Some Phenomenological Studies of Two Wugs in Love
Ying Yao

The first time we went out to work together was after I had described (with complete embarrassment and helplessness) one of the symptoms of my infection: I was feeling intense waves of soreness in my gut to the extent that I was constantly eating mandarins, and yet was still prevented from accomplishing anything. The cause was you. You admitted you shared the same symptom, but in your heart. We went to work first at a coffeeshop, then a libraryI had the most blissfully focused writing session ever, without one single divergence of thought or instance of obstruction, for all that I desired and needed was right there with me and for me.

The second time we went to the Boston Symphony Orchestra we were together. At intermission, you laid your head on my shoulder: I felt an immense warmth in my chest and couldn’t help but turn my head and land a kiss on your crown. You gasped, shivered, sunk even heavier into my shoulder. An old couple diagonal to us was watching, almost awestruck. In a way, we were an old couple, more antique even than them. But we were also so very young, a pair of children.

When the last two strings of my instrument broke, you loaned me your keyboard. We had agreed yet again that the relationship would end, but I had promised to play you Satie’s Gymnopédie. So I played it, and you started to weep. I played the Gymnopédie again, using your fingers, note after note, holding your hands to cheer you up. It is impossible to break when tears are shed, as long as they are shed. I remember their tastethe first time I saw them, I made sure to collect each of them as they rolled down, and to redeem each of them with my own.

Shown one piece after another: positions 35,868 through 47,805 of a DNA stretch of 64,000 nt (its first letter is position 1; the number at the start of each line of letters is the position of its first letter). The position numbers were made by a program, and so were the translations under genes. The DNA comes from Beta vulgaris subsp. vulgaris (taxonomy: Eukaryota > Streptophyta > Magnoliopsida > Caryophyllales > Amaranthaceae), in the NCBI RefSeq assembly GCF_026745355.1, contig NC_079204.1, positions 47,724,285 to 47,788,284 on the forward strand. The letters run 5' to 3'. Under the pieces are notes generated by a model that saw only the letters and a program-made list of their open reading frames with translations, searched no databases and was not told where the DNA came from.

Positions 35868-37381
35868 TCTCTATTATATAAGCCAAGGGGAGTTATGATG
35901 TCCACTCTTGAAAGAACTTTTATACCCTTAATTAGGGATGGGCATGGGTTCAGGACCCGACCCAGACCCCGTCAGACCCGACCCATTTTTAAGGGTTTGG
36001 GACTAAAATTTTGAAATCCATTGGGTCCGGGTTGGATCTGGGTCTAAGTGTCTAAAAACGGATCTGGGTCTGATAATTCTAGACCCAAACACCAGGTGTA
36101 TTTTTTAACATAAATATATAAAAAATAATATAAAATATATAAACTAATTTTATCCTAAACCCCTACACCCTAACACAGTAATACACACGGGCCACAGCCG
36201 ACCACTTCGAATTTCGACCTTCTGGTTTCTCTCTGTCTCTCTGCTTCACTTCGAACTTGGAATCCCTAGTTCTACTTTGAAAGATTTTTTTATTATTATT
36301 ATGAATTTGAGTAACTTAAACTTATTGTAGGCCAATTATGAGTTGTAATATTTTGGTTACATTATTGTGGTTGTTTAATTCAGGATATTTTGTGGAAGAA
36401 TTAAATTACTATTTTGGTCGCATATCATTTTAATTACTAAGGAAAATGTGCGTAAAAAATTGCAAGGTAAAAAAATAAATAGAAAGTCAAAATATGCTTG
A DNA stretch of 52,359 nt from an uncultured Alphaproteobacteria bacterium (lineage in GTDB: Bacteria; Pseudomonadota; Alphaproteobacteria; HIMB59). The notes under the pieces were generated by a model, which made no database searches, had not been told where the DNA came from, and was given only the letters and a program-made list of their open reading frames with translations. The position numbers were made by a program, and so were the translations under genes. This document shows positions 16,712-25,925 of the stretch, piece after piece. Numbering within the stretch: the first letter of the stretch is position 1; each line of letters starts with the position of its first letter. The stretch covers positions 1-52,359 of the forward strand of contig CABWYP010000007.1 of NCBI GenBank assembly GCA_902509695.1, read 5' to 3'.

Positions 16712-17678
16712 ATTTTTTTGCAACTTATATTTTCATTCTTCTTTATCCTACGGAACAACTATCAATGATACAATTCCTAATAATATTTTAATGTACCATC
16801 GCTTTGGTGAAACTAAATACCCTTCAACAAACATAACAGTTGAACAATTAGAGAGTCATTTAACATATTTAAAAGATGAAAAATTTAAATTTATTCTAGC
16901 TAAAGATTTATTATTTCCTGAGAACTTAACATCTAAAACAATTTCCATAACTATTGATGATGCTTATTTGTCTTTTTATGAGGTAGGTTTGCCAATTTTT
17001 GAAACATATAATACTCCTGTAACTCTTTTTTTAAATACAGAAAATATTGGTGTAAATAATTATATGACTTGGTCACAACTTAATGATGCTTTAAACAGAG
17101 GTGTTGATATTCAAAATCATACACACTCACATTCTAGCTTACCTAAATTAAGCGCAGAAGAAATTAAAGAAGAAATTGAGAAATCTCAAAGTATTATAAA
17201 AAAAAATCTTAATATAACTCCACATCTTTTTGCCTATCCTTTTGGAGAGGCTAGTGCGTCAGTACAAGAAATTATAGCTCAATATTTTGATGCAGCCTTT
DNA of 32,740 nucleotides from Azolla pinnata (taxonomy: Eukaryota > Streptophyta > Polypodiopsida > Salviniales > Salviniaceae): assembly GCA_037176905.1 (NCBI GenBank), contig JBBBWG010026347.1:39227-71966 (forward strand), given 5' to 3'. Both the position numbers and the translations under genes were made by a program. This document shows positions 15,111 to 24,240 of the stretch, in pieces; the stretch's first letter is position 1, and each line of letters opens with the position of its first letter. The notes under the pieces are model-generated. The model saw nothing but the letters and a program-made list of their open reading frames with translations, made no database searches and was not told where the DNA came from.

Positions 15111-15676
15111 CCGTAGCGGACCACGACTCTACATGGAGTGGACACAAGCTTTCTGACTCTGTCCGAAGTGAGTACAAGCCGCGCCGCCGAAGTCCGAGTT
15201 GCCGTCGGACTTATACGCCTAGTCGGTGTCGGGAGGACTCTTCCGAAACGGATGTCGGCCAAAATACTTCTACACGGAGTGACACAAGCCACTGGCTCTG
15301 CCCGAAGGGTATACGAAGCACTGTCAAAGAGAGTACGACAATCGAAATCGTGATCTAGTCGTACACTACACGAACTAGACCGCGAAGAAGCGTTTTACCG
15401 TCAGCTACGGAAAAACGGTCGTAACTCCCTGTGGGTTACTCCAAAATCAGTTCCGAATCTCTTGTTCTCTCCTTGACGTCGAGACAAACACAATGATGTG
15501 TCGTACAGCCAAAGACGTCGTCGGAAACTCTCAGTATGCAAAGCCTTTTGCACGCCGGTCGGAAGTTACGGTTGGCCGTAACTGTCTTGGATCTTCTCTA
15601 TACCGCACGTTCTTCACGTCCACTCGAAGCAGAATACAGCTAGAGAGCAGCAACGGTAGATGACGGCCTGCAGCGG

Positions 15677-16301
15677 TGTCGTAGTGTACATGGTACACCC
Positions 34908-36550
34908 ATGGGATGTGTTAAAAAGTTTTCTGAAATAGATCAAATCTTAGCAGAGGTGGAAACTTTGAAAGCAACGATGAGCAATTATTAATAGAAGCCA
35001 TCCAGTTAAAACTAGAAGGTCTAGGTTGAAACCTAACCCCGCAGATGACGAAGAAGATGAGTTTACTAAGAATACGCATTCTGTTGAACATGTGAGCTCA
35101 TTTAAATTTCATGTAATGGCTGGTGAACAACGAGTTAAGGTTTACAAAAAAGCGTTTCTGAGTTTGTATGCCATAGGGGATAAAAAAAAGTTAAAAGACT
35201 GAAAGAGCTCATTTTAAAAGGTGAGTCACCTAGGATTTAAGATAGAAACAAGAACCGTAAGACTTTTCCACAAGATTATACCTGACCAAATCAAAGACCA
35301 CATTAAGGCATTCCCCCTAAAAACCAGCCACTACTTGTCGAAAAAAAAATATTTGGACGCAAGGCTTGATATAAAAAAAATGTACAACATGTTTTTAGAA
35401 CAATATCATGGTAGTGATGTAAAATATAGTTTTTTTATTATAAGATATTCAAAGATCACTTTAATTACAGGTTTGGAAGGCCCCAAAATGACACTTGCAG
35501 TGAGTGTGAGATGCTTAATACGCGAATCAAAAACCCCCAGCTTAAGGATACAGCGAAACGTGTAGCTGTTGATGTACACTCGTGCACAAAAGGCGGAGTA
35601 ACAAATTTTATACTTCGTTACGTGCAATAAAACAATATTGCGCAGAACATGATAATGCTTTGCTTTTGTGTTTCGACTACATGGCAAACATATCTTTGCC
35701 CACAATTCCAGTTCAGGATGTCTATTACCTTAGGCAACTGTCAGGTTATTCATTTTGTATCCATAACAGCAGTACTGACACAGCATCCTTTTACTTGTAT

I had a red cashmere scarf, it was so soft and warm and light. I couldn’t help but get the same scarf for you, a grey oneso soft and warm and light. But I could not give it to you, for when I bought it, we weren’t yet close enough for such a gift. For a long time I lived in this excruciating pain: I wanted every goodness I had experienced to be also experienced by you. But I could not share it, for such goodness could be intrusive or irrelevant without a correlated relationship. I had to preserve your share whenever I made food or tasted something nice in case you might miss it, without ever giving it; I had to learn every remedy in case you got sick, without ever applying it.

Finally, we were together. The next day we went for a walk, and I fetched that grey scarf and curled it around your neck. “It is cold out, and this is yours.” I feared that you would not take it, but you took it, and on you it looks like it has been always yours.

Ying Yao is a poet in praise of all existence through the medium of everything; a phenomenologist dedicated to examining time as the structure of experience; an artist who deploys mainly her mind and life as her studio; and a warrior towards the eradication of her own delusions and the sufferings of all sentient beings. She is an ongoing apprentice in academic philosophy and holds an MA in Philosophy from the University of British Columbia.

Read Ying Yao on “Some Phenomenological Studies of Two Wugs in Love.”


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